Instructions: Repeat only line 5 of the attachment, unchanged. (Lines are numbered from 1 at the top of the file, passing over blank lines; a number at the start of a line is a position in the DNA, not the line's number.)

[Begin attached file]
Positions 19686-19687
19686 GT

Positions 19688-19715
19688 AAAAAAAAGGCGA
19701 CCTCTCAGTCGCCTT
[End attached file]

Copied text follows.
19701 CCTCTCAGTCGCCTT